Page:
cw: peri-menopause, depression, body dysmorphia + dysphoria
First I want to say that I am very proud of myself for writing here thirteen days in a row. Having that writing goal at the end of each day was a blessing and helped me continue on, and helped me put my feelings and needs and responsibilities in context. I hope to do that again.
To read the series in order, you can go to the first post and count the days until the twelfth day.
I have been in peri-menopause for a while now, at least three years, I think? Maybe more? I should be keeping better track. It’s not something that my doctor can literally diagnose me with, it’s more like ‘if your body is doing x, that’s probably what it is.’ My experience of it is that I have some measure of an emotional cycle monthly, but only need sanitary items three or four times a year. They say that once you have missed a menstrual cycle for a full year, it means you’ve entered menopause. However, there is so little research on the subject that who knows if that’s strictly true.
At any rate, I started a full-on sanitary-items-needed cycle two days ago, on Twelfth Night, after at least three months (I think) of none of that. It is hitting pretty hard; my body feels heavy and slow, my hydration is completely fucked up, and I’m overall feeling just so sad. I could cry at anything and I have done so during the past few days.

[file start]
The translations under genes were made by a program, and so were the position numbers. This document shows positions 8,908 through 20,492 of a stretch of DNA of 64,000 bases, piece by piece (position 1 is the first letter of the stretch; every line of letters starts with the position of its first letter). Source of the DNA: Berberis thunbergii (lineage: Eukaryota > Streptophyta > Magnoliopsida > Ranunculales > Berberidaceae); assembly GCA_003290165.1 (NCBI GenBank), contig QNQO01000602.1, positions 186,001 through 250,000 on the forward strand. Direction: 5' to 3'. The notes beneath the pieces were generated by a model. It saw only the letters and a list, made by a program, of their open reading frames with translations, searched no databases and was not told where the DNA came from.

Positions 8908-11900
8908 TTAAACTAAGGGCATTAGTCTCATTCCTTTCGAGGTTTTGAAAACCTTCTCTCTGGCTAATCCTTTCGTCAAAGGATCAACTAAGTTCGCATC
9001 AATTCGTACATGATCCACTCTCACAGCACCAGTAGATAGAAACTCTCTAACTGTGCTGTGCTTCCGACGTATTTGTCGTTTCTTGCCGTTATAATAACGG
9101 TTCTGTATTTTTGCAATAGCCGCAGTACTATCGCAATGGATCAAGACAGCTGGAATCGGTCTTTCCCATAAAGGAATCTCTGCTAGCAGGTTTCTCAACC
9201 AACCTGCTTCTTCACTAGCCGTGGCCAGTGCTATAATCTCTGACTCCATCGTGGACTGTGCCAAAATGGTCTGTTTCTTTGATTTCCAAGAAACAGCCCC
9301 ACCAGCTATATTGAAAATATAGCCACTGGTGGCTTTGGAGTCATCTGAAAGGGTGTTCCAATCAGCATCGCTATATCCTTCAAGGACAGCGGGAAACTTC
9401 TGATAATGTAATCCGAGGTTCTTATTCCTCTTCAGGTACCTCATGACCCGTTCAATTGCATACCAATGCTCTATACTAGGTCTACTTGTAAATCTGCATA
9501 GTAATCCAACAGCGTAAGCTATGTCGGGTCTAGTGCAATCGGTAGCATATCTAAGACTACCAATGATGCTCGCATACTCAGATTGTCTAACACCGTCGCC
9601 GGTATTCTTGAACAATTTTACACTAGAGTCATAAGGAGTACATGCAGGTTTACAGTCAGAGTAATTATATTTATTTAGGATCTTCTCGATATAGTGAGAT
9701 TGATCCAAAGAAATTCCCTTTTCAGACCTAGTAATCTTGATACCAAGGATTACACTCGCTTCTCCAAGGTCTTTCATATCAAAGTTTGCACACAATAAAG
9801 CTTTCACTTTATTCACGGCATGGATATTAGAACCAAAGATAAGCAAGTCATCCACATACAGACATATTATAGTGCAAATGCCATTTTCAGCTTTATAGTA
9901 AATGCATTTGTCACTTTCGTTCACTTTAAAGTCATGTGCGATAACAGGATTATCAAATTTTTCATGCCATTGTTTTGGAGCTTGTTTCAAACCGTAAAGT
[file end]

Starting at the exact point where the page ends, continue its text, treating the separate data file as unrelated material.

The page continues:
I hate how this feels. It’s triggering layers of trauma. It makes me feel gross and like my body is a hostile home. My goals today as I continue to support the person who did the most work during those twelve days are fewer than they were, but I feel so. Fucking. Heavy.
It will pass, but it may take a good long time. These weird cycles tend to be close to a month long, with varying levels of mess. So, ugh. Very much ugh.
I want to be honest about how the crashing after a lot of effort is such a normal part of my physical and mental functioning. It is not a surprise that I’m crashing, even though this unexpected menstrual cycle is extremely unwelcome. I did a hard thing for almost two weeks, and for the next two weeks (ish), we are continuing a level of support that’s less intense than before, but it still needs careful and compassionate oversight, and that’s my thing to do.
To sum up: my body gave me a gift I didn’t want.
I look forward to getting through and past this. I hope that you are well.
featured image is a photo by Martin Adams on Unsplash